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Global guidelines to improve the quality of microscopy images in scientific publications

graphical Abstract of publications output

The group’s checklists offer some very specific guidance, some which

addresses image focusing, cropping, and resizing to put data being represented in clearer


© Helena Jambor and Christopher Schmied

As part of a global initiative, researchers have drawn up guidelines for the publication of microscopy images in scientific outlets. The criteria, summarized in the form of checklists, form the basis for ensuring that published images in the field of life sciences and medicine are intelligible and reproducible. This is the only way to unlock their full potential for research. The results achieved by a group led by a scientist at NCT/UCC Dresden and University Medicine Dresden are likely to influence global publication practice regarding microscopy images. They were published in the Nature Methods journal.

More than a million scientific papers are published in the life sciences and medicine each year. Around a third of them include images, such as photos of cells or tissues. However, most of these images cannot be fully understood by the target audience, for example because scale information is missing. Moreover, many lack information about how exactly the images were produced, preventing other researchers from reproducing comparable images.

Now, as part of the global initiative on Quality Assessment and Reproducibility for Instruments and Images in Light Microscopy, a specialist working group has drawn up communication guidelines, particularly for microscopy images and image analysis data. The lead author of the study is Christopher Schmied from the Leibniz-Forschungsinstitut für Molekulare Pharmakologie.

“Scientists around the world and leading scientific journals have signaled an urgent need for publication standards for microscopy images,” says Dr. Helena Jambor, the initiator of the working group responsible for the guidelines, who is also the last author of the scientific paper and works as a scientist at the National Center for Tumor Diseases Dresden (NCT/UCC) and at University Medicine Dresden. “These guidelines need to be drawn up by researchers because they know best which quality criteria are particularly important for their work. We have now succeeded in achieving a broad consensus, involving researchers from many of the world’s leading institutes in the life sciences.”

The main criteria are summarized in clear checklists to be followed when publishing microscopy images. They include, for instance, making sure that relevant image sections are selected, that color channels are named in fluorescence microscopy images, and that the colors chosen can be distinguished by readers who are color blind. Many publications also present results of image analyses. In these cases, it is important that authors describe precisely how the data were generated, for instance which software solutions and input commands were used, and that sample data are available to check the results. In general, images should be made available to the scientific community in suitable databases in such a way that they can be used for further research.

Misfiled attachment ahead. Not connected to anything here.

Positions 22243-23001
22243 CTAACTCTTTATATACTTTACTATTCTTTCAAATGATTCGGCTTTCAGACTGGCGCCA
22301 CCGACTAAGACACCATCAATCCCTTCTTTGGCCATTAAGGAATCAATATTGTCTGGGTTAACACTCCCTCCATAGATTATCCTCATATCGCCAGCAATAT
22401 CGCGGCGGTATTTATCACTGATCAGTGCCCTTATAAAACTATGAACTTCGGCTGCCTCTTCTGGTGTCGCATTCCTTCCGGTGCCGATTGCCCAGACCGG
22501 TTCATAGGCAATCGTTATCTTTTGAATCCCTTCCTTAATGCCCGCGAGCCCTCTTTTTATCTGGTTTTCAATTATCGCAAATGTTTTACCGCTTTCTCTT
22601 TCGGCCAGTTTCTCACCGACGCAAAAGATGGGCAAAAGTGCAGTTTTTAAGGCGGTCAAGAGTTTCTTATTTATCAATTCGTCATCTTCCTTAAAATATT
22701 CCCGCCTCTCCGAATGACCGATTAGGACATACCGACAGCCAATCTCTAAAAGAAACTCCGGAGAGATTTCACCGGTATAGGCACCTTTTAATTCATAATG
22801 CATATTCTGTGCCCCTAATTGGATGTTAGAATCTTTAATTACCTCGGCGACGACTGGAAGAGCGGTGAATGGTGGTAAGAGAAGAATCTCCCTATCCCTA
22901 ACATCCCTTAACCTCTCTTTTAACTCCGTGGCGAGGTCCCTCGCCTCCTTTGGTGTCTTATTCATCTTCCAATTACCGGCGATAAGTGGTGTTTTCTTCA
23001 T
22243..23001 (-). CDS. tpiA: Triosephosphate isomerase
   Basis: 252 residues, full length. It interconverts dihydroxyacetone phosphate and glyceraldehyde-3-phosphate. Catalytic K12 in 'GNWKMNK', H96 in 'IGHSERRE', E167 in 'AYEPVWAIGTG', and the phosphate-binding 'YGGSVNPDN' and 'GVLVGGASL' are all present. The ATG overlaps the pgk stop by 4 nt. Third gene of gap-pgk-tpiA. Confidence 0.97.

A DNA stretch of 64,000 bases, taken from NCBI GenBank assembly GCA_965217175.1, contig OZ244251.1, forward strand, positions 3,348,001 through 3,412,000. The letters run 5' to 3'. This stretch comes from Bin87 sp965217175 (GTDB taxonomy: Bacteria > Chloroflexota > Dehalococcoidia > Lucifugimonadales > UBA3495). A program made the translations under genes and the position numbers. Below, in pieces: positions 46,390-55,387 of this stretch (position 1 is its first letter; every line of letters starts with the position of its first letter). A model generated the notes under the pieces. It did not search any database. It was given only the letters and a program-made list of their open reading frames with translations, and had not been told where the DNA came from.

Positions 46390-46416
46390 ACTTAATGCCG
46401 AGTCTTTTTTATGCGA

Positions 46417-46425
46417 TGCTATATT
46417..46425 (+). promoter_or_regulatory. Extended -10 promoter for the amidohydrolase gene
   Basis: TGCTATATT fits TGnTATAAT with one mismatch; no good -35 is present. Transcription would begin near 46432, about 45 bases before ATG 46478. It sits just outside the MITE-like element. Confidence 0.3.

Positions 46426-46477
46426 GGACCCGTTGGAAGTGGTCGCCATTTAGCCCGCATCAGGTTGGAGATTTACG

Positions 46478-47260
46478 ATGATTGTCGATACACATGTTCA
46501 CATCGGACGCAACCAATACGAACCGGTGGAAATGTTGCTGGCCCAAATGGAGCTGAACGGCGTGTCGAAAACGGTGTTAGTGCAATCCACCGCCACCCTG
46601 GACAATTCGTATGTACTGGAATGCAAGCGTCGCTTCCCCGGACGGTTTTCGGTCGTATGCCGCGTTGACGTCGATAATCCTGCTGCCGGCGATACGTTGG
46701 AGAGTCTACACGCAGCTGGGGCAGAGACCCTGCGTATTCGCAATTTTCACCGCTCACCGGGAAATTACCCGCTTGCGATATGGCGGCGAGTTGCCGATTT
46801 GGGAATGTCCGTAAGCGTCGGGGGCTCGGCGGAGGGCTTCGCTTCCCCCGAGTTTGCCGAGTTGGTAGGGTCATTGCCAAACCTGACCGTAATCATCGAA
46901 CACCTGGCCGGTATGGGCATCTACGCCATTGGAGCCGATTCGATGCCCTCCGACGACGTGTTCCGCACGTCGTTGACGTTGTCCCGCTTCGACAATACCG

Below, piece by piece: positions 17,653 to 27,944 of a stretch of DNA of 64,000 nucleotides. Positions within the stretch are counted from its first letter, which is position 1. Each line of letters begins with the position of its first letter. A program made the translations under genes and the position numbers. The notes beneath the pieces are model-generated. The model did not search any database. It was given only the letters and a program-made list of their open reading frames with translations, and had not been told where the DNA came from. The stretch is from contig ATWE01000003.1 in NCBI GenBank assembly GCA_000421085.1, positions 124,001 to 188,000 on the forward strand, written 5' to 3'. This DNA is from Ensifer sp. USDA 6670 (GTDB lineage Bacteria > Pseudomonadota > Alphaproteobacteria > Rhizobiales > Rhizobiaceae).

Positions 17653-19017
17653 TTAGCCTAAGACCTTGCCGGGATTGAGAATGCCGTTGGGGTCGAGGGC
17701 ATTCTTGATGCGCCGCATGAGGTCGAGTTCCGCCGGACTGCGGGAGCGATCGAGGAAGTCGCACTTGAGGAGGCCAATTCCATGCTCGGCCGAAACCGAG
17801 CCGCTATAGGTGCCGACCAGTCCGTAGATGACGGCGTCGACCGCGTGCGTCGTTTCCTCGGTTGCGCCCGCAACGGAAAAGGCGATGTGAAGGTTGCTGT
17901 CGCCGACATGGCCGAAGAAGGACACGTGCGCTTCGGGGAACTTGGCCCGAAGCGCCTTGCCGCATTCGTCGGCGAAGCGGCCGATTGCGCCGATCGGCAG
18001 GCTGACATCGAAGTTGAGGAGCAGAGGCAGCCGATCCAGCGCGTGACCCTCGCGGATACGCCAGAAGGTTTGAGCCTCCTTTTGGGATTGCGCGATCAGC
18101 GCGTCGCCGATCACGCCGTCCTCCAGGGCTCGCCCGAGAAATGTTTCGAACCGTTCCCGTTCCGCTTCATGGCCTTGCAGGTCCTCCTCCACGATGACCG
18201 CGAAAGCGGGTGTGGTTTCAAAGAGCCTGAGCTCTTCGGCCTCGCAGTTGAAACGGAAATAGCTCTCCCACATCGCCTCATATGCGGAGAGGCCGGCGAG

“The guidelines are aimed at all researchers who work with light microscopy, from beginners to experts,” says Dr. Christopher Schmied, the first author of the research paper, who works as a scientist at the Human Technopole Foundation in Milan and at the Leibniz-Forschungsinstitut für Molekulare Pharmakologie (FMP) in Berlin. “They enable the publication of images and image analysis results that meet high quality standards, are reproducible and therefore plausible, and provide a good basis for further research projects.”

Within the checklists, the criteria are split into three levels so that users can choose between minimal, recommended and ideal requirements for good image communication. “Our goal is for the criteria to be used by leading scientific journals as binding standards for publication,” says Dr. Jambor. “The chances of this are good. The members of the global initiative are constantly updating the checklists. And we will also be developing communication training materials and tutorials for microscopy images.”

“Microscopy images and image analyses are playing an increasingly important role for research, in part because of the technological advances in recent years,” says Prof. Michael Albrecht, Medical Director of University Hospital Dresden. “In order to be able to exploit this potential to the full, it is important to have uniform standards for publication. We are delighted that Dresden scientists are leading key efforts in this area.”

About the initiative on Quality Assessment and Reproducibility for Instruments and Images in Light Microscopy

The initiative launched in April 2020 and now has nearly 550 members worldwide, including experts in image science and image analysis, microscope manufacturers and scientific publishers. The members are involved in 15 working groups that focus on specific topics. The working group responsible for drawing up the publication guidelines for microscopy images presented here is the Image Visualization and Analysis group, which is led by Dr. Helena Jambor and Dr. Christoph Schmied and involves around 100 experts from all continents.

Source Article

Schmied C., et al. Community-developed checklists for publishing images and image analyses. Nature Methods, published on 14 September 2023. DOI:10.1038/s41592-023-01987-9

Notice of use for image material for press releases

Please enter the copyright © Helena Jambor and Christopher Schmied.

Text press release: Dr. Anna Kraft, Nationales Centrum für Tumorerkrankungen Dresden (NCT/UCC)